Just as businesses are saddled with taxes to allow government to rake in some revenue for the country, the Executive Director of the Centre for Democratic Development (CDD-Ghana), Professor Henry Kwasi Prempeh, has opined that it is about time churches were roped into the tax net as well.
In his view, the business of winning souls is gradually becoming lucrative and tax exemptions these churches enjoy must be revoked.
Professor Prempeh stressed that only churches that can prove that monies received were invested in charitable work or used to support missions should be freed from any tax exemption policy.
In a Facebook post sighted by GhanaWeb, he said, “You only have to listen to some of the things these sole proprietor preachers propagate and peddle on the airwaves to know that we are long overdue for a reset in State-Church relations. The current situation where there is zero entry barrier to the establishment or operation of a “church” is certainly not sustainable.”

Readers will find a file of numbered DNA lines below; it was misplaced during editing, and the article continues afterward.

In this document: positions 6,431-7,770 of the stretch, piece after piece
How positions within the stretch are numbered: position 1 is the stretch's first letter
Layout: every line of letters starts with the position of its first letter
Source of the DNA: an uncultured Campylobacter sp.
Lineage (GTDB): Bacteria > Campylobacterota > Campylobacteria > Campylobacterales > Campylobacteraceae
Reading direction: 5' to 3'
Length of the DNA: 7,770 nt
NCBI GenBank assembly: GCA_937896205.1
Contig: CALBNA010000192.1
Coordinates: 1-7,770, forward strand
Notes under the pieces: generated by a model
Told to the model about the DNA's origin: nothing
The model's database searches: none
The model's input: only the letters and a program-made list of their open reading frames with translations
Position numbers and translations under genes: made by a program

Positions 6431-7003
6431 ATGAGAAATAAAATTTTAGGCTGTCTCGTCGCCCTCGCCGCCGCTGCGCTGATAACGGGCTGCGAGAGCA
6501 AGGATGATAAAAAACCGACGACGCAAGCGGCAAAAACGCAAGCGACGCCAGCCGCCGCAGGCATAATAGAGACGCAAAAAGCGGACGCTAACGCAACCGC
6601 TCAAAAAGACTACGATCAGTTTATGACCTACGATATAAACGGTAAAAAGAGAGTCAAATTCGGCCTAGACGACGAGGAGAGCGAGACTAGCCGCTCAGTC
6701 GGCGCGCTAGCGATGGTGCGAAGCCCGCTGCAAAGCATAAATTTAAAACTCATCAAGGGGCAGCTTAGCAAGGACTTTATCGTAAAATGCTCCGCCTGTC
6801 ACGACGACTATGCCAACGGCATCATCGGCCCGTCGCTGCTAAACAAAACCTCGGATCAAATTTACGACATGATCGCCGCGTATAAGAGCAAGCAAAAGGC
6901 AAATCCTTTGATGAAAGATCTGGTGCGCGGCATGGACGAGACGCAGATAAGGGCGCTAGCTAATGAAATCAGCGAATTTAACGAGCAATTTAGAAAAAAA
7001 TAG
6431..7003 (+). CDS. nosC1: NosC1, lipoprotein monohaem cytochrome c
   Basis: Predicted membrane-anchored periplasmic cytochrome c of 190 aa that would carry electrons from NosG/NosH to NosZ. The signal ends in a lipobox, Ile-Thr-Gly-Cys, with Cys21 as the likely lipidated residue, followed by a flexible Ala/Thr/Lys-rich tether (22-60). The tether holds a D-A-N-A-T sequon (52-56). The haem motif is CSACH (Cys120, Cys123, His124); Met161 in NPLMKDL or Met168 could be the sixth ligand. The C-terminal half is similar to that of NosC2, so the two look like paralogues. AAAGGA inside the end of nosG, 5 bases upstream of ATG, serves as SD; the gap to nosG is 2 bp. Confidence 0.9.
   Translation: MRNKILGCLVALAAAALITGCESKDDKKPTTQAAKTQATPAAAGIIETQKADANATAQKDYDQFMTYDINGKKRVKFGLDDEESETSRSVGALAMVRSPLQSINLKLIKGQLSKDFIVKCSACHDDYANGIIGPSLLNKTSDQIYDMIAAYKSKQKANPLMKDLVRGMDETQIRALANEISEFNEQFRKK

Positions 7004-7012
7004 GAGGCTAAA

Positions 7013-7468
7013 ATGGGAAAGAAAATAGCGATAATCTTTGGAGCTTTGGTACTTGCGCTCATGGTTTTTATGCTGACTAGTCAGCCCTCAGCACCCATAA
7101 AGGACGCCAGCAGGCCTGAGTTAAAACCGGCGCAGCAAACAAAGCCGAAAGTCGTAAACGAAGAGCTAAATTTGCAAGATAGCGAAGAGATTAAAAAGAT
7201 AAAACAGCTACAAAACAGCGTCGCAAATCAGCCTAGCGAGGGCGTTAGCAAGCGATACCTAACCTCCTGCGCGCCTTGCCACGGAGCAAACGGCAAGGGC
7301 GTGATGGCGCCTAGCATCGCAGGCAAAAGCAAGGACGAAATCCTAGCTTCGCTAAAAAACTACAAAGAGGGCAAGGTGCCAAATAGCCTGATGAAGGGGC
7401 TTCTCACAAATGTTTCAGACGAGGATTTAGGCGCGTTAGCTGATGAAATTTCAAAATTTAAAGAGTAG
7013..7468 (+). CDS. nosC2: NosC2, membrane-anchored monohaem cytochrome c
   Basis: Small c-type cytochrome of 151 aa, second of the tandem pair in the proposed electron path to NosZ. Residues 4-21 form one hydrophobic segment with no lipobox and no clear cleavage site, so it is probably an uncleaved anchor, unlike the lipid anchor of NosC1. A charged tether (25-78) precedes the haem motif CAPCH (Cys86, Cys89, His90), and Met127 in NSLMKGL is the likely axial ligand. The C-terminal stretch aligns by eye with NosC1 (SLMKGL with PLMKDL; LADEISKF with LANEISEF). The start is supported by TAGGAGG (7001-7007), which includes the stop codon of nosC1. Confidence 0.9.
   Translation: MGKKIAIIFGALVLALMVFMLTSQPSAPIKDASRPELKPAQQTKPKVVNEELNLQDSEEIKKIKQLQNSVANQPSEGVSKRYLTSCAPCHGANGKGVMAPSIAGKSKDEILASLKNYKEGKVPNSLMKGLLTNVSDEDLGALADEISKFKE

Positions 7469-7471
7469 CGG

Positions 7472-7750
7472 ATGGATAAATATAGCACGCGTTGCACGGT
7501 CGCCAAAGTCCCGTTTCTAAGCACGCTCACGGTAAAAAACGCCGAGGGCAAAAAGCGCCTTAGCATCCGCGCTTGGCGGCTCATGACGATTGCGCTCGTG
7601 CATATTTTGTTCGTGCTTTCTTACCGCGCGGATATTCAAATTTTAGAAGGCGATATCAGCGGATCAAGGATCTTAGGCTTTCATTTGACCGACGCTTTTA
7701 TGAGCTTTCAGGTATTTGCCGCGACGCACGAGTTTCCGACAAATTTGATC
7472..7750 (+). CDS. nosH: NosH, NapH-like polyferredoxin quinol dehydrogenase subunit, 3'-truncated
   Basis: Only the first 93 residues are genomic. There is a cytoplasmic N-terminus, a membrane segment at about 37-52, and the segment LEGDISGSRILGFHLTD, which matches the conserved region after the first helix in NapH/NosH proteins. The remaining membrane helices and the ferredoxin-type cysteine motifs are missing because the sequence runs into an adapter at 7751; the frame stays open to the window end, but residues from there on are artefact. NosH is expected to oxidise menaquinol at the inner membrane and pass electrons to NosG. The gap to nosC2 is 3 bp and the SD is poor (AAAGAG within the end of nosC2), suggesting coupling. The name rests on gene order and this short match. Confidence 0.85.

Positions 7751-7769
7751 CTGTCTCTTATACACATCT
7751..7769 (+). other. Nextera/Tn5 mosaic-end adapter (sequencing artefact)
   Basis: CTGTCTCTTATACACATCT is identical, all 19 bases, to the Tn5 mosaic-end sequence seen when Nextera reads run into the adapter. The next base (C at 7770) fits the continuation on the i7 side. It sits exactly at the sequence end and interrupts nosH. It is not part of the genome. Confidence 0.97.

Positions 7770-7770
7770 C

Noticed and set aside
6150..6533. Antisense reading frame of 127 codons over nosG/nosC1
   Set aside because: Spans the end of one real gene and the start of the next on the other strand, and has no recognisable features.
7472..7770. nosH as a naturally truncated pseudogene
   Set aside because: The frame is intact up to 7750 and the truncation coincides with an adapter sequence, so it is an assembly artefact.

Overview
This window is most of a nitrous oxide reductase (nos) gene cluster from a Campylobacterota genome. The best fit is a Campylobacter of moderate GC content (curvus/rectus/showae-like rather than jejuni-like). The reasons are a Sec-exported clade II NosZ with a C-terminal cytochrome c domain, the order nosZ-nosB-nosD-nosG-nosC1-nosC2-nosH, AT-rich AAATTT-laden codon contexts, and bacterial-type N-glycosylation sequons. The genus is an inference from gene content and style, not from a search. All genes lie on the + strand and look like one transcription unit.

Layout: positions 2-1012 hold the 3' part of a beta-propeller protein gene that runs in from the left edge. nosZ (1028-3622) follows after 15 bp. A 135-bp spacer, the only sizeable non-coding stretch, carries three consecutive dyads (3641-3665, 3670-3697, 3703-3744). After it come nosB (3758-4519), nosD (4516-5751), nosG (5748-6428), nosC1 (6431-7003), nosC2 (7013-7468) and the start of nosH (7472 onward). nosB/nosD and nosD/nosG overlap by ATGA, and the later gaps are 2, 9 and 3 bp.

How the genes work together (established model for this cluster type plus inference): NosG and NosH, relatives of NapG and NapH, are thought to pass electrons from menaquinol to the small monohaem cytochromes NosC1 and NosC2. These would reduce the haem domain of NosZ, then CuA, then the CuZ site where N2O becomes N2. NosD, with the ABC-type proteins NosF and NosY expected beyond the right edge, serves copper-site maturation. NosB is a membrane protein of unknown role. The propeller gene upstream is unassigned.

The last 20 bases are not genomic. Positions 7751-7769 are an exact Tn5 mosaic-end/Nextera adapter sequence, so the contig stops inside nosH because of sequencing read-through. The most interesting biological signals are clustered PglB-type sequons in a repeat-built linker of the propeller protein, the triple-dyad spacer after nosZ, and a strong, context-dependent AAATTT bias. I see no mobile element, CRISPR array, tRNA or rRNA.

“Let’s begin by doing away with blanket tax-exemption for churches and, instead, subject churches to income tax (a tax on their net income), granting each church tax credits or exemptions only upon auditable proof that incomes have been used to support missionary or charitable work,” the CDD boss stated.
“The same consumer protection philosophy that underpins laws and regulations in areas like food and drug safety, securities, etc., could be applied to the regulation of the business of winning souls,” part of his post read.
Meanwhile, in Ghana, President Nana Addo Dankwa Akufo-Addo has assented three new revenue bills; Income Tax Amendment Bill, Excise Duty Amendment Bill, and Growth and Sustainability Amendment Bill into law.
The Growth and Sustainability Levy is expected to raise approximately GH¢2.216 billion in 2023, while the Income Tax (Amendment) Bill, 2022 which amends the Income Tax Act, 2015 (Act 896) is expected to yield revenues of approximately GH¢1.29 billion.
The Excise Duty (Amendment) Bill, 2022 amends the Excise Duty Act, 2014 (Act 878) and is expected to yield approximately GH¢455 million.